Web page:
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Power of Plants

Source: Singapore Fengshui Store & Blessing Gift Shop   Published: 7/17/2014 8:41:47 AM   Clicked: 4480

Plants are a great addition to your home, whether indoors or outdoors, they are used as an essential tool in Feng Shui as energy filters that push away the negative energy, attract positive energy, and to circulate the energy in the space.

Here is some general information on how to use plants in the home:
Avoid dry flowers. Silk is better than dried, but real is best.
Most tropical plants brought indoors will help remove toxins from your air.
Pointed leaves are more Yang and move Chi quickly. Use in a stagnant corner, but avoid spiky plants in small rooms. Prickly plants and those with star-shaped leaves encourage fire energy; therefore will be best in the Fame sector, or far middle section of the home.
Round, floppy leaves are more Yin and tend to calm.
Bushy plants slow down the Chi as it mingles amongst the leaves and are good for long corridors.
Tall plants represent tree energy and need to go in the middle left, or Family sector of the home. Since tree uproots earth, avoid large, tall, woody plants in the middle of rooms.
Fragrant flowers are stronger activators of Chi.
Plants in multiples of three can counteract disharmony in relationships, except in the bedroom.
Use draping plants to soften sharp edges and corners, but if depression is an issue use non-plant cures like refracting crystals, mobiles, etc. If depression is not an issue, these trailing plants represent Water and will enhance an entry, especially if the entrance is in the middle of the building.
According to Compass School, plants are best in the East and Southeast.
The kitchen's a fine place for plants, especially tall tree-like plants which will support   the Fire of cooking. A plant between the sink or refrigerator and the stove keeps Water from putting out the Fire.
In the bathroom, use one tall woody plant to help drain the excess Water element, but don’t overdo plants here.
Few, if any plants, should go in the bedroom. Yin, floppy plants are okay, but cut flowers are best.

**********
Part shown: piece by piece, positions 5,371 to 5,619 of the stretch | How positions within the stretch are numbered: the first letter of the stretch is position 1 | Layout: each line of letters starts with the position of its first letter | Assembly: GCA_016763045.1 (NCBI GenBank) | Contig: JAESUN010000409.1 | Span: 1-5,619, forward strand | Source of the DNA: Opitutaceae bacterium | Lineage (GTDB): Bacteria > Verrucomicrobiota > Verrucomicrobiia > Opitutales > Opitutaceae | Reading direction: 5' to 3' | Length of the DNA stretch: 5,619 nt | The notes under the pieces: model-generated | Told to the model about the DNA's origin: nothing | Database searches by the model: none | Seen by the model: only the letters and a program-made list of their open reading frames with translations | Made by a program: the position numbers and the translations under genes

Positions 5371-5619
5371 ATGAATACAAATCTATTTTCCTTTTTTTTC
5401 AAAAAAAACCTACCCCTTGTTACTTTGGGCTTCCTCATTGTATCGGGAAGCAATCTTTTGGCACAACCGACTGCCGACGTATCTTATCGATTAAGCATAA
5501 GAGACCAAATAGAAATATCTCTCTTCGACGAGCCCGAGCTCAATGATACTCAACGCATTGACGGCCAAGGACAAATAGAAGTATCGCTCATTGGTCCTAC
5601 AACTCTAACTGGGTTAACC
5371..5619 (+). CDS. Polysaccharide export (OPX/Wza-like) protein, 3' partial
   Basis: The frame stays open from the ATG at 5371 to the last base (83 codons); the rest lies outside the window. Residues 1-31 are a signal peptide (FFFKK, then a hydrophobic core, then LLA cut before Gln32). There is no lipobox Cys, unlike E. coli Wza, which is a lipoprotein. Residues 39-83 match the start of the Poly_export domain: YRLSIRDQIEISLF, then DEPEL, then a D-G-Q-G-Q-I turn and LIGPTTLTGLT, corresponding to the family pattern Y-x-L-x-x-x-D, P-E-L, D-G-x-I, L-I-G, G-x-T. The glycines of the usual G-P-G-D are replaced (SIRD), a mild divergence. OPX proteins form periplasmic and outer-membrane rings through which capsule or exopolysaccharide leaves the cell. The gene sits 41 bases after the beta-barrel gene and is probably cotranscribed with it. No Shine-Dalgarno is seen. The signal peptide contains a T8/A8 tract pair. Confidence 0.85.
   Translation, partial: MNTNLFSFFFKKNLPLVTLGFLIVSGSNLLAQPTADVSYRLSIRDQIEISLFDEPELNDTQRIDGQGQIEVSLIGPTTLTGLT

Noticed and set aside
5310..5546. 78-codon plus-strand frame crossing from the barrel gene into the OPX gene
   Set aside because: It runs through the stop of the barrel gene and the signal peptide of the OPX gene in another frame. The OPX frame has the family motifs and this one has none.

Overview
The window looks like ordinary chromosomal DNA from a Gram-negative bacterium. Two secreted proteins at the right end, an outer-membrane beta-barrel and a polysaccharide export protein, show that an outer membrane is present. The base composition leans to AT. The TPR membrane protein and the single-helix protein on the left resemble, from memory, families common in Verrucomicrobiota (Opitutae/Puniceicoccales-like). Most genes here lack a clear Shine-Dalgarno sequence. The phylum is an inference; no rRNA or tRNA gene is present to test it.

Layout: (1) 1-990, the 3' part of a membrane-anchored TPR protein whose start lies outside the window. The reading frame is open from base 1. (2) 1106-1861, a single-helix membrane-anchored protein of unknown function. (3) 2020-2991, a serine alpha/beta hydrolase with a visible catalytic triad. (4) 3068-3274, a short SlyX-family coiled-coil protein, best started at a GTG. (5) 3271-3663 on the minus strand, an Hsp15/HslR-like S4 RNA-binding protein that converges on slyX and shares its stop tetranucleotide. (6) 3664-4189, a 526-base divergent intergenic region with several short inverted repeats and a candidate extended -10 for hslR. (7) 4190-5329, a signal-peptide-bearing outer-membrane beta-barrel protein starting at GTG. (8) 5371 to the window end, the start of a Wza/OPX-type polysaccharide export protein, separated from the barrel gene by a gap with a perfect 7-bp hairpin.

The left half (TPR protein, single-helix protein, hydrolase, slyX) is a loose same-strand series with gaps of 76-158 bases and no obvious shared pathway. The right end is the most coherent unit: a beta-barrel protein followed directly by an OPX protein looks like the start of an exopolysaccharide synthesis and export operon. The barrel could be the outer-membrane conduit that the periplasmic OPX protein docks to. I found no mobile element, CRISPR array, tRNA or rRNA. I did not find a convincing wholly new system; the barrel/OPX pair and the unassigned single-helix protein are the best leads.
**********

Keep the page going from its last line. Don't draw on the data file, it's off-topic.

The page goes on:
Lucky Bamboo
Bamboo is one of the most popular Feng Shui cures and is considered the plant of good luck.  It is a very tolerant plant that is easy to care for, but it still needs to be taken care of in order to get its full benefit.
Bamboo is considered lucky in Feng Shui because it is thought to bring a peaceful and wise energy to the home, it teaches the wisdom of how to be flexible and hollow (open) on the inside, so that the spirit can flow and heal your being.
A little indoor bamboo plant is considered lucky in Feng Shui when it combines and represents all five Elements:
•Wood- the Bamboo itself
•Earth- the Rocks the Bamboo grows in
•Water- the Water the Bamboo grows with
•Fire- most pots usually have a red ribbon tied to them
•Metal- the glass pots belong to the feng shui Metal element. If the Feng Shui Lucky Bamboo is planted in a pot other than glass, such as clay or ceramics, it will usually have either a metal coin, or a metal figurine with it

The number of bamboo stalks is also important and represents different aspects:
• 3 for Happiness
• 5 for  Health
• 2 for Love and Marriage
• 8 for Wealth and Abundance
• 9 for Good Fortune

Pollutant Fighters
Plants are also great indoor air purifiers.  Here is a list of the top ten air-purifying plants, as defined by NASA research in the early 1980s.
Bring them to your home and let them do what they do best - clear the air and fill it with oxygen!

1. Areca Palm
Scientific Name:
Chrysalidocarpus Lutescens
 * All tested indoor air toxins.
 * Very popular and easy to care for plant.
 * Leaves have a gracious flow that will soften the energy of any home or office space.

2. Lady Palm
Scientific Name:
Rhapis Excelsa
 * Most indoor pollutants.
 * One of the best plants to improve the indoor air quality.
 * Very popular and easy to care for.

3. Bamboo Palm
Scientific Name:
Chamaedorea Seifrizii
 * Benzene.
 * Trichloroethylene.
 * Formaldehyde.
 * Adds a peaceful, tropical feeling to any environment.
 * Most resistant to insect infestation.

4. Rubber Plant
Scientific Name:
Ficus Robusta
 * Most pollutants, especially formaldehyde.
 * Will survive in dim light and tolerate cool temperatures.
 * Excellent ability to remove toxins from any indoor environment.

5. Dracaena Janet Craig
Scientific Name:
Dracaena Deremensis Janet Craig
 * Most pollutants, especially trichloroethylene.
 * Attractive plant, easy to grow in very little light.
 * Best in Dracaenas family for removing home or office chemical toxins.

6. English Ivy
Scientific Name:
Hedera Helix
 * Most pollutants, especially formaldehyde.
 * Another hardy, very popular plant, often used in public spaces.
 * Easy to grow, very adaptable, except for high temperatures.

7. Dwarf Date Palm
Scientific Name:
Phoenix Roebelenii
 * Most pollutants, especially xylene.
 * A slow grower that can reach a height of about 5 to 6 feet.
 * Can tolerate low levels of light.

8. Ficus Alii
Scientific Name:
Ficus Macleilandii "Alii"
 * Most pollutants, especially formaldehyde.
 * Easier to care for than the Ficus Benjamina, can loose some leaves while adjusting to a new space.
 * There are 3 types of Ficus Alii: the standard tree, the bush and the braids (several entwined trunks.)

9. Boston Fern
Scientific Name:
Nephrolepis Exaltata "Bostoniensis"
 * Most pollutants, especially formaldehyde.
 * Beautiful and lush, a favorite for any home or office.
 * It does require attention in order to thrive.

10. Peace Lily
Scientific Name:
Spathiphyllum sp.
 * Alcohols and acetone.
 * Trichloroethylene.
 * Benzene and Formaldehyde.
 * Beautiful plant with gentle white flowers, easy to care for.
 * Strong and peaceful energy.

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